Today is a federal election in Canada. It’s a tense time for progressives. Our relationship with our high school boyfriend Justin didn’t survive the first few weeks of university — he kept drunk-texting us and not showing up when he promised — and we were ready to break up with him by Thanksgiving.
But the alternatives aren’t obvious. There’s your tough, smart and committed aunt who’s off doing fabulous things and doesn’t make it to the family holidays, your sister’s mean and sullen boyfriend, the nice guy your cousin is bringing to dinner for the first time, the brother who is always off in the other room playing some super complex strategy game, and the drunk racist uncle who won’t shut up. Canadians seem to be all over the map, it’s been a pretty ugly campaign, and the only thing for sure is that on Tuesday morning, we won’t feel anymore like the only major western country that can sit comfortably (and slightly smugly) knowing that we’ve resisted the tension and polarization that’s shaped politics for the past four years.
There is a lot of anxiety swirling in the air. So how do we breathe through it?
Well, my first thought was yoga. I haven’t been doing as much yoga lately, being obsessed with my feminist cross-fit style gym, punctuated by a couple of runs a week. But the day before a tense election seemed like the perfect time to re-engage with Iyengar yoga. So I looked up the schedule for the studio across the street, paid for a new set of class passes (ignoring the pang over realizing that my last set expired with a couple of unused classes), and trotted on over, mat over my back.
I signed in, collected the pile of props iyengar usually demands, and lay down to quiet myself. A few minutes later, I suddenly became aware that the room was filling up with people who weren’t grabbing mats, and then one of the studio owners came over to check in. “Isn’t this Iyengar?” “No, Cindy’s away. This is a EATT training workshop.” I stared, stupidly — “but I signed up online?” “The website was wrong.”
(Note I’m not even sure he apologized — he’s not the reason I go to that studio).
The person at the desk did apologize and said they were giving me an extra class credit, and I slunk out of there, my mat under my arm, feeling foolish. Nothing like lying on your back in the wrong class to bring back all the high school angst.
So much for breathing through the election tension. But lesson learned: there will be frustration, and unexpected detours, and moments where I’m going to have to bite my tongue. Got it.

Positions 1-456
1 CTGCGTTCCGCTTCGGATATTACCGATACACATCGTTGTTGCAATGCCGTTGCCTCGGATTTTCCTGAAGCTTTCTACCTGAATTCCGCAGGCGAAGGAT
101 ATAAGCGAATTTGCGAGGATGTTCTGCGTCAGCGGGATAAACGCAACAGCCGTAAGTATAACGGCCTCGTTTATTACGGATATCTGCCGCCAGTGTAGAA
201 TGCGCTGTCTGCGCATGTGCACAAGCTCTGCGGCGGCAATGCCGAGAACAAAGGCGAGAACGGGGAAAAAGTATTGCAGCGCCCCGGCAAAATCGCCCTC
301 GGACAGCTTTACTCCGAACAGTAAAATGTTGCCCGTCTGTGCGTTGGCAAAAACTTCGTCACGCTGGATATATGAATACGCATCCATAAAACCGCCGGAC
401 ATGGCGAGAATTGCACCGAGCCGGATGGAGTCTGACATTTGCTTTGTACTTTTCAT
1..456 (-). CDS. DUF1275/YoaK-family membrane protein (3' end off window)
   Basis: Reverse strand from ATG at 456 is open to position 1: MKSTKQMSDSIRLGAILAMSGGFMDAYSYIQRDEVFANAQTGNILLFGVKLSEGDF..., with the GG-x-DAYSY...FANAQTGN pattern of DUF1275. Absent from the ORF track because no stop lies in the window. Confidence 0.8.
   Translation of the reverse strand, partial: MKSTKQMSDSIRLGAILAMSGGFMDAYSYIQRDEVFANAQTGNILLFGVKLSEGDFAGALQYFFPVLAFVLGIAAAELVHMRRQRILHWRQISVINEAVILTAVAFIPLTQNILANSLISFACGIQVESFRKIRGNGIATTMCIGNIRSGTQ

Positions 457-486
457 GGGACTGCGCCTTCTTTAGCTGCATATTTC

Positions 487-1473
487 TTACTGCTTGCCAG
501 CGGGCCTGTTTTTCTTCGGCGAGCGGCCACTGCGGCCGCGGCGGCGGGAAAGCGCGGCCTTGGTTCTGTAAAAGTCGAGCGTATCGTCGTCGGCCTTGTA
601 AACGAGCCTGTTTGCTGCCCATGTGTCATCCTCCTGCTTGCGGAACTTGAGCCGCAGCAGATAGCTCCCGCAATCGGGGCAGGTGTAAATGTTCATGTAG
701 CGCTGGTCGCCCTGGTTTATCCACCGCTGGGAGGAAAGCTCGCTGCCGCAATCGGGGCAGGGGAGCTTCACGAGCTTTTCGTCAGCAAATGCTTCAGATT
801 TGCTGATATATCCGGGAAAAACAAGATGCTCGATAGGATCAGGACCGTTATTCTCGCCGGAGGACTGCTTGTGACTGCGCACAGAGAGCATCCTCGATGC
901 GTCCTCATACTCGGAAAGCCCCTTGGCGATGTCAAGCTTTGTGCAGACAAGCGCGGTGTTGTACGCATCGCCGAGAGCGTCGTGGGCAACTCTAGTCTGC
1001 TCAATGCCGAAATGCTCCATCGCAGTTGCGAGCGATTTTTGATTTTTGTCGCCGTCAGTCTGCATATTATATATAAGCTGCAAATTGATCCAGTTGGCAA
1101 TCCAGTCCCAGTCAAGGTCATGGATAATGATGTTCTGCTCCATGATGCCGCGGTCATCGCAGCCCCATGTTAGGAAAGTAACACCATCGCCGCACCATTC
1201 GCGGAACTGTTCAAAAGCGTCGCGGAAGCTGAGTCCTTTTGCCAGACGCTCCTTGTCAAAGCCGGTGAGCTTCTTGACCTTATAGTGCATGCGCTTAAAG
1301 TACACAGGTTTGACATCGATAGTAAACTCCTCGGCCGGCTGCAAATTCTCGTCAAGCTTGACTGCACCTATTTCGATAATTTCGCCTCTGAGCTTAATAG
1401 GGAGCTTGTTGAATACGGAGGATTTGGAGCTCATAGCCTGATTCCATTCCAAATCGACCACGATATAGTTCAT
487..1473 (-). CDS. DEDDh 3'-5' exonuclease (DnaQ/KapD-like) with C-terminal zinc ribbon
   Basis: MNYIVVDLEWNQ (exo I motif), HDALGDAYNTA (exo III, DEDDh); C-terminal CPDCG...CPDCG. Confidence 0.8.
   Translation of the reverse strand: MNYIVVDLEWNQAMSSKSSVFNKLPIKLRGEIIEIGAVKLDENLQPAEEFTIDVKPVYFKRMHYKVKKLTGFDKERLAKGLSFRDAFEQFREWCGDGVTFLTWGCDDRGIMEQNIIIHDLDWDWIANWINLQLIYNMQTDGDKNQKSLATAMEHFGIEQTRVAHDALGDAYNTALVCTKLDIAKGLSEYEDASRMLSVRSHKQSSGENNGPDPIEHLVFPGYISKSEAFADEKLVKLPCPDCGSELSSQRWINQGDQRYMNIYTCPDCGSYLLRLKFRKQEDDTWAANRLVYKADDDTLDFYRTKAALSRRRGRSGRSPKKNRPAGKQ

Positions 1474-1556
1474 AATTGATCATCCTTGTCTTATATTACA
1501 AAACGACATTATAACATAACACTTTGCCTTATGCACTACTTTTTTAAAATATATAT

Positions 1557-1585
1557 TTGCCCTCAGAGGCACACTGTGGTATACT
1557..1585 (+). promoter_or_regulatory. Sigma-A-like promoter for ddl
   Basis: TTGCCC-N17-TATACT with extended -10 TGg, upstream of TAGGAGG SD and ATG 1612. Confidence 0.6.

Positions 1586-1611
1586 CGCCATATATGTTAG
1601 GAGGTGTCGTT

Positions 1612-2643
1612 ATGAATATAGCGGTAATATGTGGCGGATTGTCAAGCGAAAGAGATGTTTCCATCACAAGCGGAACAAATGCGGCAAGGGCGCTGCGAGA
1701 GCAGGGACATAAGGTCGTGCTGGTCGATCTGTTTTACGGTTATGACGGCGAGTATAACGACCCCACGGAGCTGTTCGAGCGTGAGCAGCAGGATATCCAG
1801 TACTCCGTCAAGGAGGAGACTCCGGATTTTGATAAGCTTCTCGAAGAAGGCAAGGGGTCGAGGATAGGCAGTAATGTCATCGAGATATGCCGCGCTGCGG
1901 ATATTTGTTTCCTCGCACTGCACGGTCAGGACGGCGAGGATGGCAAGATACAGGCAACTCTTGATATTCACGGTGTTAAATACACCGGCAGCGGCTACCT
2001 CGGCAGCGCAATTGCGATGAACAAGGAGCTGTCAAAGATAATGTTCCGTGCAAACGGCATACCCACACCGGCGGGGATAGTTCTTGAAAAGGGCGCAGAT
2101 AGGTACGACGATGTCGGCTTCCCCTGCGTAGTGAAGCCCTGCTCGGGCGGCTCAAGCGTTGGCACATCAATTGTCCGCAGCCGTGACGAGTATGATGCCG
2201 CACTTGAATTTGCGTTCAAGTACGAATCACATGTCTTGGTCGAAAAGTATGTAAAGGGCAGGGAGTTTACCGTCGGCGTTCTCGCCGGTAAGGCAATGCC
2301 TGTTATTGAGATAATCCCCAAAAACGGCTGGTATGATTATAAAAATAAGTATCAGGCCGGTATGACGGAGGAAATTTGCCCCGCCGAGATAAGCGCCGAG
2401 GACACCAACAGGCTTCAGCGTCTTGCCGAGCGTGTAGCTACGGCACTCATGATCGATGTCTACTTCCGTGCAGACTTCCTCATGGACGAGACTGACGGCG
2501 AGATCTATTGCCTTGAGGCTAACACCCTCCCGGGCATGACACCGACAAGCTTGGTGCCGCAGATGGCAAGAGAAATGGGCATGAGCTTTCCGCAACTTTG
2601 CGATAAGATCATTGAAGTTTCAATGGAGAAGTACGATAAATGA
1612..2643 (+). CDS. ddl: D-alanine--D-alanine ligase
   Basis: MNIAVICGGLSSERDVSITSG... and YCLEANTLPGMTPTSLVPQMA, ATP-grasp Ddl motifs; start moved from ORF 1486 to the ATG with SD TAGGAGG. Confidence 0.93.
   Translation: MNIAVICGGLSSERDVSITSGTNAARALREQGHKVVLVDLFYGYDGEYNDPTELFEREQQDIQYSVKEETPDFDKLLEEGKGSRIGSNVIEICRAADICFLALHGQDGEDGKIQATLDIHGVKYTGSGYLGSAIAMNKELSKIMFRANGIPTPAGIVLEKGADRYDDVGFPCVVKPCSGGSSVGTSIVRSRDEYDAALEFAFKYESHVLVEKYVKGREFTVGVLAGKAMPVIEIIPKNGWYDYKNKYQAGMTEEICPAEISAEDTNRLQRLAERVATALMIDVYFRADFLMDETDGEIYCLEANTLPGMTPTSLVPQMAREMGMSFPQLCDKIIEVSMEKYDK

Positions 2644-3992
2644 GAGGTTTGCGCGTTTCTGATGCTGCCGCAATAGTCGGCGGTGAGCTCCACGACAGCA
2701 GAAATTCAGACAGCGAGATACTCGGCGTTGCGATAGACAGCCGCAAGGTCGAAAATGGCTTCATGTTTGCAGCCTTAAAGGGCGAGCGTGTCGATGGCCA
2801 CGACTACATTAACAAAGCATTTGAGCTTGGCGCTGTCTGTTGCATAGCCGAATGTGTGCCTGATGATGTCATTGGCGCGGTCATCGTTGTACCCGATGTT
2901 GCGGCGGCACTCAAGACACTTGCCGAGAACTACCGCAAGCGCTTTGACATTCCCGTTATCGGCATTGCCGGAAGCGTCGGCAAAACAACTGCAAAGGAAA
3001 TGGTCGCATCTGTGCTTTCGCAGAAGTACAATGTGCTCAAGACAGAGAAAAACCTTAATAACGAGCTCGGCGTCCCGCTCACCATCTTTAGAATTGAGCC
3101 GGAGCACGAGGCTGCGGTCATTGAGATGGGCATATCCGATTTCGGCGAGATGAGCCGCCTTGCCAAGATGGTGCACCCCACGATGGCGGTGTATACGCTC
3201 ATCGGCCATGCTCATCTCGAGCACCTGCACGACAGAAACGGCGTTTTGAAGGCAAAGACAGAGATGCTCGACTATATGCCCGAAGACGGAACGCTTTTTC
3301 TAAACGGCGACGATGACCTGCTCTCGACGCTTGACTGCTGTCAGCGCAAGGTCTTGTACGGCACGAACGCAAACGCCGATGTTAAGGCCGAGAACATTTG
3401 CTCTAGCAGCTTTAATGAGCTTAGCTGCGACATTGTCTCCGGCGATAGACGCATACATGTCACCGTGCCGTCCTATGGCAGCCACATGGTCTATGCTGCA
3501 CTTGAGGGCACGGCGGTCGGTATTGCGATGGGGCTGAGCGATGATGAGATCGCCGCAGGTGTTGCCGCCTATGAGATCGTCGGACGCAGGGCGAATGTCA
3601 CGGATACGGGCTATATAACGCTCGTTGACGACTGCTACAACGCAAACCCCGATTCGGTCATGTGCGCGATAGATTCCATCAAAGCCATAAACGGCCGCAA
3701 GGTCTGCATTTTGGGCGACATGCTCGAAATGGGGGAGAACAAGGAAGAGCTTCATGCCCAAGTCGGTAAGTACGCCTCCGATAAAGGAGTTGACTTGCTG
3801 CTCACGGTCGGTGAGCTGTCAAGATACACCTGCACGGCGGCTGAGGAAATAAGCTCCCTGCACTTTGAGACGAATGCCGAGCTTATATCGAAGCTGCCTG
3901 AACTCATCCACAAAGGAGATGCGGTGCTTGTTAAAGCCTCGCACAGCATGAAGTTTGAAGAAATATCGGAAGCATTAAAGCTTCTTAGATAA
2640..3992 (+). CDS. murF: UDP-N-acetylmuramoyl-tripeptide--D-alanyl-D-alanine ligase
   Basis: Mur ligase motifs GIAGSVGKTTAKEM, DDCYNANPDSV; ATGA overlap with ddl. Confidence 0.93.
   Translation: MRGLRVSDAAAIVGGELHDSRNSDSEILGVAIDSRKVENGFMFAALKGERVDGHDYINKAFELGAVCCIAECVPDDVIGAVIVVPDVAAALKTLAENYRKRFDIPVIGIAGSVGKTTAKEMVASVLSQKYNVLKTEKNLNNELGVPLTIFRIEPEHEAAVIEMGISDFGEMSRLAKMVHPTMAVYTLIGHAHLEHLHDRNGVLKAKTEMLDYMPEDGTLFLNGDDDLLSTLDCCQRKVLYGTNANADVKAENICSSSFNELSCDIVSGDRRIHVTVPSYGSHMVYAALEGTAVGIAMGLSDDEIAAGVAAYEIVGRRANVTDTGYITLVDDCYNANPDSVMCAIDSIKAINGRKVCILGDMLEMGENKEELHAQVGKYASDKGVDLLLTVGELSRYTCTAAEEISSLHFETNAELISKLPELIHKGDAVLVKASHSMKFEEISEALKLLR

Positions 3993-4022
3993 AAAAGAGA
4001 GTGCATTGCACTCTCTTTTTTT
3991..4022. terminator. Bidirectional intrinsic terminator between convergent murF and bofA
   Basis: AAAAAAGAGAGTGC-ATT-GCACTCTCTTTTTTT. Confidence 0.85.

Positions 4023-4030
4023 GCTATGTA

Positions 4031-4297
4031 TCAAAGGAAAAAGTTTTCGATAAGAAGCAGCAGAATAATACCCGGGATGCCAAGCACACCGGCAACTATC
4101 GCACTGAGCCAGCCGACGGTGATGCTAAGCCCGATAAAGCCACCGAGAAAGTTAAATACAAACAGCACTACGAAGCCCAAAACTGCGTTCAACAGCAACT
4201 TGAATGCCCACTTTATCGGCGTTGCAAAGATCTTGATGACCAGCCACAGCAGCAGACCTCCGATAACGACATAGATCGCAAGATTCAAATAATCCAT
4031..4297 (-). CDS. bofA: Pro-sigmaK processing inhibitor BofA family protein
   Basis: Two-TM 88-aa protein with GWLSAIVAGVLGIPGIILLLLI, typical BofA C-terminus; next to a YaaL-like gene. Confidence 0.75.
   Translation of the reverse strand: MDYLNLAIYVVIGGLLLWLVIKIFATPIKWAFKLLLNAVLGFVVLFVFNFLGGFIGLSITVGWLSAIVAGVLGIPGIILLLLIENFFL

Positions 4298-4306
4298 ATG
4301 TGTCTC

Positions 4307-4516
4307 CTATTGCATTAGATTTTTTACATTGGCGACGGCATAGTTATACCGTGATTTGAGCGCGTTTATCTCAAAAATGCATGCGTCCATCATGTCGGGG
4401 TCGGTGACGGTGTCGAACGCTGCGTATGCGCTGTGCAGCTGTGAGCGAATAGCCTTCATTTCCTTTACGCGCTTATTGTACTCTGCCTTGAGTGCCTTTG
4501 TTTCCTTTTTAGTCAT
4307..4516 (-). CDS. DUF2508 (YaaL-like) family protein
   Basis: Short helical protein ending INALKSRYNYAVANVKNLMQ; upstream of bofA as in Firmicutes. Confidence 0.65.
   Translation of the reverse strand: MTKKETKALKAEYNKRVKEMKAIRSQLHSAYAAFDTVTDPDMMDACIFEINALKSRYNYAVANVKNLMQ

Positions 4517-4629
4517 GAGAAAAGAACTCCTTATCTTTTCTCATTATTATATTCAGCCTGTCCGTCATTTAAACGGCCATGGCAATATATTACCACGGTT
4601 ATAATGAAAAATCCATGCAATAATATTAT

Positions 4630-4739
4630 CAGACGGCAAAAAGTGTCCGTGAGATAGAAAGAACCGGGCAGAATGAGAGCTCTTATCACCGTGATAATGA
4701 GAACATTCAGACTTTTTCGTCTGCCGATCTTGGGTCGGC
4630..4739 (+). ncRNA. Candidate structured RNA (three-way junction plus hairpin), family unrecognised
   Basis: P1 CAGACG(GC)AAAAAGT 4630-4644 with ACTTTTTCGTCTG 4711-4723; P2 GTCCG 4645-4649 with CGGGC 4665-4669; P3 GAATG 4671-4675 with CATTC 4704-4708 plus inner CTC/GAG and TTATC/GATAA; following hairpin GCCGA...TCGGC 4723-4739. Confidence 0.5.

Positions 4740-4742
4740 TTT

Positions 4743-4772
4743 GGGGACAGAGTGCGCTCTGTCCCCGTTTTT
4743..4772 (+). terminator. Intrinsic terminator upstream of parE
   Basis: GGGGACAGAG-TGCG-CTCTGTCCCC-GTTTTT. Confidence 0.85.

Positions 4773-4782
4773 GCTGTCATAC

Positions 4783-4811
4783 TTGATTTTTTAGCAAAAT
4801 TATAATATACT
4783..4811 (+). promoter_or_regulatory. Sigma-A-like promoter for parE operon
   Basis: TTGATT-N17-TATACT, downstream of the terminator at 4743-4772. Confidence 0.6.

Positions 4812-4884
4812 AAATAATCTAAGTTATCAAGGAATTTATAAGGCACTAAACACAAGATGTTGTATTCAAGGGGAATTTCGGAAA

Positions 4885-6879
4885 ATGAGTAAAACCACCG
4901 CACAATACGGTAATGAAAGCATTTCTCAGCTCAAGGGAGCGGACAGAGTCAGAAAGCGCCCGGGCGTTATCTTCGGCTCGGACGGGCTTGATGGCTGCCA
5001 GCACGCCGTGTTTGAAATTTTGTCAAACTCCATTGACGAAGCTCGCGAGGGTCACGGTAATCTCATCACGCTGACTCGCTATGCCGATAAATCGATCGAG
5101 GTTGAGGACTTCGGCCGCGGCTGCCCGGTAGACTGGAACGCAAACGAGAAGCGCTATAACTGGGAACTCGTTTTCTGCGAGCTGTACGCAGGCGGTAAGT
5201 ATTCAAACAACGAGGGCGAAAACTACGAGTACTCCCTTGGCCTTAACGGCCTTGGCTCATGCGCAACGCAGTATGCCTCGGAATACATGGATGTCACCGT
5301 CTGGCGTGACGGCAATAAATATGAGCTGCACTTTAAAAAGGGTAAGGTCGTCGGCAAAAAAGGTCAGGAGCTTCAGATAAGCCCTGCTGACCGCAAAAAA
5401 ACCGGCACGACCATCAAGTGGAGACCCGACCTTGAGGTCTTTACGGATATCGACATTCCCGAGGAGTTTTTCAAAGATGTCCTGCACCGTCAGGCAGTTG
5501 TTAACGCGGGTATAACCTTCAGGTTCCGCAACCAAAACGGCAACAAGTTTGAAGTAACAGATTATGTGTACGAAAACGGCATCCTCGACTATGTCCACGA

An hour later, that lesson showed up for real, when someone in my life told me they’d voted conservative in the advance polls, parroting a reactionary discourse about too many immigrants, liberals limiting free speech and giving in to identity politics, and oh, the debt! “Why would you do a thing like that?” I said mildly. Direct and clear.
I had work to do, but the angst was still swirling. It was the perfect October day, about 12 degrees, windless, sunny. My body was a little sore from all the squats and suchlike all week, but I decided a run would shake out the anxiety. I mentally planned just half an hour, just enough to breathe in some oxygen.
I started running and then… I just kept going. Over to the valley, and up through the secret pathway through the city. I felt strong and I felt present. The ground was under my feet, and my body and my soul let me put one foot in front of the other. Step, step, step.
At my turnaround point, there was a lesson on the bridge: LOOK BOTH WAYS.
Got it. There’s more than one perspective. Other people have reasons for the choices they make. Vilifying them isn’t going to help anything.
I let the familiar rhythm of running overtake me until an hour and 11 km had passed. The longest run I’ve done in a few months. Me, at my essence.
I ran up from the valley trail at Queen Street, where the Bridge of Wisdom had another lesson: “the river I step in is not the river I stand in,” it says in comforting iron. Every moment will pass. No moment will be the same as the one before:
Got that lesson too. Whatever happens, it will pass.
I got home, knees sore, body tired, and sunk into the tub. Grateful for my body, grateful for my neighbourhood and my city, grateful to be reminded that I have the fortitude and clarity I need for anxious times.
(And PSA for Canadians still undecided: this site aggregates different projections and identifies the best way to vote in your riding if you want to vote strategically: https://votewell.ca/) Vote well!
Fieldpoppy is Cate Creede, who voted in the advance polls, and changed her mind just before she made the X.